Dubai is built with loads of impressive buildings, an endless number of cranes dotting the skyline, non-stop sun, and plenty of opportunity. It even has a Minister for Happiness. You may have already heard all this, but what about the nitty-gritty of living and doing business here?
Everyone has an opinion on Dubai, but the key is to get the right business advice, directly from those who spend every single day helping businesses make that leap.
DO: Dress right, play nice and smile
Dubai residents love their brands, but before we fall into the stereotype, it should be noted that people here have also become very savvy about subtlety and sophistication. And while Dubai is very Western in some regards, it has strong Islamic roots. Add these factors together and it’s clear that whether you’re male or female, being smart, stylish and modest in your dress is a must.
It is important to be happy and exude positive energy in the social, entrepreneurial and even corporate circle of Dubai. No one moves here to immerse themselves in gloom. So top your outfit off with a smile.
When dealing with Emirati people, it is customary to treat any introductions in meetings with utmost respect. You might not immediately know the ranks of the people in the meeting room, so best be aware of etiquette when it comes to addressing people and social interaction: For example, never shake hands with the opposite gender unless they extend their hand first, and always use your right hand.
Finally, don’t dive too quickly into business matters. While you may be in a hurry, spending some time to enquire about a person’s day, health, and family will pay dividends. And guess what, when the favor is returned you may just feel a bit brighter and more upbeat yourself. So a good tip is to wait for the other party to start the business chat and keep any European corporate bluntness at bay.
DO: Go out there
You will not get very far with email introductions and online transactions. Dubai is all about in-person networking events and meet-and-greets. a small network within each particular industry, so close personal relations are key.
Word-of-mouth is also very strong here and making as many positive contacts as possible is key to expanding both your skills and client base. So join groups, networking sessions, conferences and always have a business card handy– with an Arabic language side printed as well.
DO: Research, research, and then research some more
This is a must: before you roll out your brilliant new company venture in the UAE, you should have sound knowledge about the region. Extensive research by yourself or a consultancy can really help in understanding the business conditions found in each different industry.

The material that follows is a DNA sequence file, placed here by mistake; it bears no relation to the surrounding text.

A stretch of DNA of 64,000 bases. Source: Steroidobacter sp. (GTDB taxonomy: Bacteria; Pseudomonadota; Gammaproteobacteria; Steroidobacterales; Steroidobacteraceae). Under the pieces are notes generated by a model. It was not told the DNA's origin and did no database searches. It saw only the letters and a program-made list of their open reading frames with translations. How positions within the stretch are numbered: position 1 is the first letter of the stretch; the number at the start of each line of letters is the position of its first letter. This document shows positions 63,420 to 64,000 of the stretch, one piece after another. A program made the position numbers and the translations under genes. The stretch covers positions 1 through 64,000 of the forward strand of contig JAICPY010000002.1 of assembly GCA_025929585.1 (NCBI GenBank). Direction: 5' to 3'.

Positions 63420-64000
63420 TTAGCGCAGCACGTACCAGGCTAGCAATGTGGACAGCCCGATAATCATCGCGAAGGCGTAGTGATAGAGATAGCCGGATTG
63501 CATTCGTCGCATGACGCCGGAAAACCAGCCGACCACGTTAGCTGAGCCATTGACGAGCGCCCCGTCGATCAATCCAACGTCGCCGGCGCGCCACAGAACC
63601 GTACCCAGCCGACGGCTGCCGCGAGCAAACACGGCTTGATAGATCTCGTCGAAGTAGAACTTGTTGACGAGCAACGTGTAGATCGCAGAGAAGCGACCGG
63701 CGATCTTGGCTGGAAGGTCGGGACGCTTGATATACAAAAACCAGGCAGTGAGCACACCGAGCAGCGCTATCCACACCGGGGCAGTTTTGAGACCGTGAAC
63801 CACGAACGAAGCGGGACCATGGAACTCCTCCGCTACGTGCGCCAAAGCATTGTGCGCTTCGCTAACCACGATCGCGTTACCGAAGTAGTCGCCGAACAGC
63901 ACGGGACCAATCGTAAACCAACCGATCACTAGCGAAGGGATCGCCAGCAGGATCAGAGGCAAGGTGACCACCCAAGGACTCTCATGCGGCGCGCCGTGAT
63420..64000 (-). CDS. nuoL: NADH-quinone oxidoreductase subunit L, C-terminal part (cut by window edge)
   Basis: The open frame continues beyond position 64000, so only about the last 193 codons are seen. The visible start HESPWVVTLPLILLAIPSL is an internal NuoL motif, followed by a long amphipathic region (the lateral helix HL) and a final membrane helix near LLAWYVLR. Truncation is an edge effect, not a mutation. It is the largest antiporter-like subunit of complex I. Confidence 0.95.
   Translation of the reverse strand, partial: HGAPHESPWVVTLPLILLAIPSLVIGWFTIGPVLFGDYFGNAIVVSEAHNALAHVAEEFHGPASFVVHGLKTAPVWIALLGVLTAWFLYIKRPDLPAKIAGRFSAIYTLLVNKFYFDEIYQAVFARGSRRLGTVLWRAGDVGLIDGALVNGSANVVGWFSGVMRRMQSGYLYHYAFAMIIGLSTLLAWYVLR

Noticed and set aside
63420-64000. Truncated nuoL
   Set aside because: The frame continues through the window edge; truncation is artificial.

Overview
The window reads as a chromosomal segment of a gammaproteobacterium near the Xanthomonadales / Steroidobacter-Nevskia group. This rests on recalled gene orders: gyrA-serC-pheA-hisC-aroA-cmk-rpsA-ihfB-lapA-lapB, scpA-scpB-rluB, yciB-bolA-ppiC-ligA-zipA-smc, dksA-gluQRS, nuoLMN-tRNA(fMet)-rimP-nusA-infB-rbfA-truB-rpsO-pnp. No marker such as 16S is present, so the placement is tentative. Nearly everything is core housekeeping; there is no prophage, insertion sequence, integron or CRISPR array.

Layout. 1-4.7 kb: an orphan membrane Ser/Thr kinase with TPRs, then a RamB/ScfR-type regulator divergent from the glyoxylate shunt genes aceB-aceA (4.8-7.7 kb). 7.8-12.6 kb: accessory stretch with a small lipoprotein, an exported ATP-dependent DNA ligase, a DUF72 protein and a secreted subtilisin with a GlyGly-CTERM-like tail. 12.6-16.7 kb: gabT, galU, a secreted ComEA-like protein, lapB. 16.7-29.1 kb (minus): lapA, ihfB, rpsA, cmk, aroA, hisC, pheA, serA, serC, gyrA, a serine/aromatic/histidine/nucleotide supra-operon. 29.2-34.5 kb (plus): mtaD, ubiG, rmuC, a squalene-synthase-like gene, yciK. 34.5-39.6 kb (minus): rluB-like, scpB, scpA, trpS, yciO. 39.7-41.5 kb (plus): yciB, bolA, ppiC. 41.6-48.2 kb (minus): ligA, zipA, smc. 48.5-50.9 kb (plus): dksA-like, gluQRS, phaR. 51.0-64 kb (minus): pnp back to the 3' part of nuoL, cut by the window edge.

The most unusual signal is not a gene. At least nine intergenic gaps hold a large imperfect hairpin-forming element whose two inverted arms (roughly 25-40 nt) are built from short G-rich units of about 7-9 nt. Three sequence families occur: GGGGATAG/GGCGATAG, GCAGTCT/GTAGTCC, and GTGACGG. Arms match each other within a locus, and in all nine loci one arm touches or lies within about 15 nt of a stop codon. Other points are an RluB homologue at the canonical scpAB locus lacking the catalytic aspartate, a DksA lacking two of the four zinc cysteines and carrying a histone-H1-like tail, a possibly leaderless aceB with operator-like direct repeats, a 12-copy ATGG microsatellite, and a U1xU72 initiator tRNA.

DON’T: Boast about your achievements
Dubai has become overpopulated with show-offs who claim to have the first, the best, the only, the biggest, the wildest. Don’t add to the noise.
The city is now leaning towards modern minimalism, clean design and elements rooted in taste and humility, and quality over quantity. So when disseminating any business collateral –from pamphlets to online event invites– try to market yourself without using overused Dubai clichés.
DON’T: Expect meetings and negotiations to go as planned
Patience is the most valuable virtue you can build throughout your life and work in the region. Lengthy group meetings can be somewhat chaotic at times: people will often check their phones during discussions, join unannounced and proceed to alter the conversation, or simply show up late. Don’t let this affect you. You rather just go with the flow and think carefully before you speak.
DON’T: Forget your manners
Emiratis and other Middle Eastern business people working in Dubai love a good joke as much as anyone and can be uproariously funny. But profanity is a total no-no in the Muslim professional world, so avoid R-rated language and making disparaging comments on Islamic culture– a person could be fined, jailed or deported.
DON’T: Forget to take it easy
So you have found yourself in the middle of the fast lane, unhampered by anything but your own confidence level. You’re relishing the competition with some of the most active entrepreneurs in the world, taking advantage of playing in this big pond where the major players uniquely actually all still know each other. So be polite. Take a deep breath. Focus on your goals. That’s the joy of new markets– no repetition, no boundaries, and a huge number of people with faith in their ability to thrive.
So if you’re looking to startup or grow your business, don’t forget the thumb rules.
Original source: Entrepreneur.com